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My dad was given pawpaws as drug for HIV - Pablo

By Geoffrey Mutegeki

Added 8th November 2018 02:55 PM

I was enjoying the pleasures of being the last born, but all of a sudden, the world was against me. I had moved to the village from Kololo to Mbarara, where life was different, but soon, my family was no more.

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I was enjoying the pleasures of being the last born, but all of a sudden, the world was against me. I had moved to the village from Kololo to Mbarara, where life was different, but soon, my family was no more.

HIV/AIDS EXPERIENCES PAIN  

At the age of 10, Kenneth Kimuli aka Pablo lost his father to a mysterious disease in 1988. The same disease claimed Kimuli’s mother in 1993. Pablo’s four siblings also succumbed to the disease.

“At first, I did not know that it was HIV/AIDS because no one told me. I was young and did not care much about the cause of their death,” Pablo says. Pablo, a renowned comedian, says it was not easy for his parents to get medication, although they were from a well-to-do family.

“My father would be given pawpaws, I think for his nutrition,” Pablo says. The disease left Pablo’s family divided. He explains that some of the children were raised by their relatives in Masindi, Mbarara and Kabarole districts.

“We were a great family. As a little boy, I was enjoying the pleasures of being the last born, but all of a sudden, the world was against me. I had moved to the village from Kololo to Mbarara, where life was different, but soon, my family was no more. All that was left was my uncle whom I went to live with,” he says. When Pablo grew into a teenager, he thought he had HIV when he developed herpes zoster (infection) on his body.

“It freaked me when I got herpes zoster. It shook me and I thought I had got the virus. However, I was taken for a test and I was found to be HIV-negative, though the results were not given to me, since I was a child,” Pablo says. Many of his relatives also died of HIV/ AIDS.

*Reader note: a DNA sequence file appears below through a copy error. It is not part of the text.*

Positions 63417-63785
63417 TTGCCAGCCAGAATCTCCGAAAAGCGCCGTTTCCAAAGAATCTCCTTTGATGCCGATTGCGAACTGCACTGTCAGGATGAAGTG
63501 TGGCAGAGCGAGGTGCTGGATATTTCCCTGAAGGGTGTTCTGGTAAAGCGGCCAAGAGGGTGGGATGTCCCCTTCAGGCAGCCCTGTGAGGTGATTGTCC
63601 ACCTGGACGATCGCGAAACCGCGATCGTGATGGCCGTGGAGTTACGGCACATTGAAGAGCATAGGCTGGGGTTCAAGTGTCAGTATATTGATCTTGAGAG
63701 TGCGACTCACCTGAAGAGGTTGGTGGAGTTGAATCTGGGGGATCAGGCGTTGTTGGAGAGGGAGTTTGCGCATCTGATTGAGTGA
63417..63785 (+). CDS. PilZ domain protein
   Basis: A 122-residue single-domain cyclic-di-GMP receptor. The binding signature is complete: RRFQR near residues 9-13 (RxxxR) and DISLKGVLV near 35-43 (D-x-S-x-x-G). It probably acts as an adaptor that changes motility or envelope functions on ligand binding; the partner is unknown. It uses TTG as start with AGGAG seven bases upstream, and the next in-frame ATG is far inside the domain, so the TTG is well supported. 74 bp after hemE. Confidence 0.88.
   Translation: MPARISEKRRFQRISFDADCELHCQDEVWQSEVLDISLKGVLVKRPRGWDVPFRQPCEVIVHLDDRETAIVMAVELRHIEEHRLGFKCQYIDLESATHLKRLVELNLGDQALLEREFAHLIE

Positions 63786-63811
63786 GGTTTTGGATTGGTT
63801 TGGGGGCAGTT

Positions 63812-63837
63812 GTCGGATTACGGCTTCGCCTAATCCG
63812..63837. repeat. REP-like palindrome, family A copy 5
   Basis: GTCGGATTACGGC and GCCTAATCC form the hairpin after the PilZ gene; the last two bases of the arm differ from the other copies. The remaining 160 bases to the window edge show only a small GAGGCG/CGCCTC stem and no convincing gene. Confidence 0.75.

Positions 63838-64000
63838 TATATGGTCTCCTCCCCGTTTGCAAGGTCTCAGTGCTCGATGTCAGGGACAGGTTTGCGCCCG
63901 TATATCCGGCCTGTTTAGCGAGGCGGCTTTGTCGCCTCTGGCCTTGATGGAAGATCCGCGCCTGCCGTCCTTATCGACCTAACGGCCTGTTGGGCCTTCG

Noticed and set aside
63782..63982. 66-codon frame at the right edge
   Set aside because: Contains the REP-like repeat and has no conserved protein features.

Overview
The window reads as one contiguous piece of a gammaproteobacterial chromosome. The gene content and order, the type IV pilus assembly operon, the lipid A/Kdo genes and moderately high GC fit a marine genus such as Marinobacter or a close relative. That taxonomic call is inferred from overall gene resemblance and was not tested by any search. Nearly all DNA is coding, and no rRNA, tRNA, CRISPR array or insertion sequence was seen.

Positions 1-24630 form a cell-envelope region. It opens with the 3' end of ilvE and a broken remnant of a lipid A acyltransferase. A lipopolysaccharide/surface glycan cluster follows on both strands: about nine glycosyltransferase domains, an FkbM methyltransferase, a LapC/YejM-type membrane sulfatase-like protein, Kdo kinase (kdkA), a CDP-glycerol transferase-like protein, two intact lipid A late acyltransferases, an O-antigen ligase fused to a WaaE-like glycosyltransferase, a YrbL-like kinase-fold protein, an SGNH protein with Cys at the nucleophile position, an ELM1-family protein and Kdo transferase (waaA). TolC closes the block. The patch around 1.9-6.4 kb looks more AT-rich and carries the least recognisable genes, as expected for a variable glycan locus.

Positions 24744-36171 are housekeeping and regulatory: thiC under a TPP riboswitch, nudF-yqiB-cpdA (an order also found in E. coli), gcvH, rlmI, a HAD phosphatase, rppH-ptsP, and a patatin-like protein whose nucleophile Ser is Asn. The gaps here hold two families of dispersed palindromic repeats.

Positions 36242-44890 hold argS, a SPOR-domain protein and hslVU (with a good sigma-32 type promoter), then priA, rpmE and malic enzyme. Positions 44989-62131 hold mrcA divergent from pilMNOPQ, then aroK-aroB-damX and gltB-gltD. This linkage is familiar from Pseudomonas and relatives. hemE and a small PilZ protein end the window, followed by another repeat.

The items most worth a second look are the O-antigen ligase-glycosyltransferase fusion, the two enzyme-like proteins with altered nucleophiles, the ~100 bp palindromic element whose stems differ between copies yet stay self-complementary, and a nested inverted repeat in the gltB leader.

“I did a grave count and out of the 15, only two did not die of HIV/AIDS. The disease has affected us so much and it is time to fight it,” he says. The words of his mother still ring in his ears. On her deathbed, Pablo’s mother urged his son to be safe and respectful to others.

“My mother said: “I’m going, but I want you to be a good boy. Respect your uncle and everyone. Keep your life safe. The words still live in me. I always get her image of teary eyes as she said them,’’ he says. Unlike other people who went through a lot of stigma, Pablo says he did not experience it. “When I went to Mbarara and Bushenyi, few people knew me so they wouldn’t stigmatise against me. Maybe, also being young helped me not care much.

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At the moment, I have grown to learn that HIV is not the end of the world and we should be past that stage of stigmatising against people,” he says. Having gone through the suffering, the stand-up comedian says he is now at the forefront of fighting against the disease.

Pablo formed an organisation called Pill Power Uganda which he runs with a team of youth living with HIV and those affected by HIV/AIDS. He also runs Tanganza Africa Arts, where he arms with life skills young people living with HIV.

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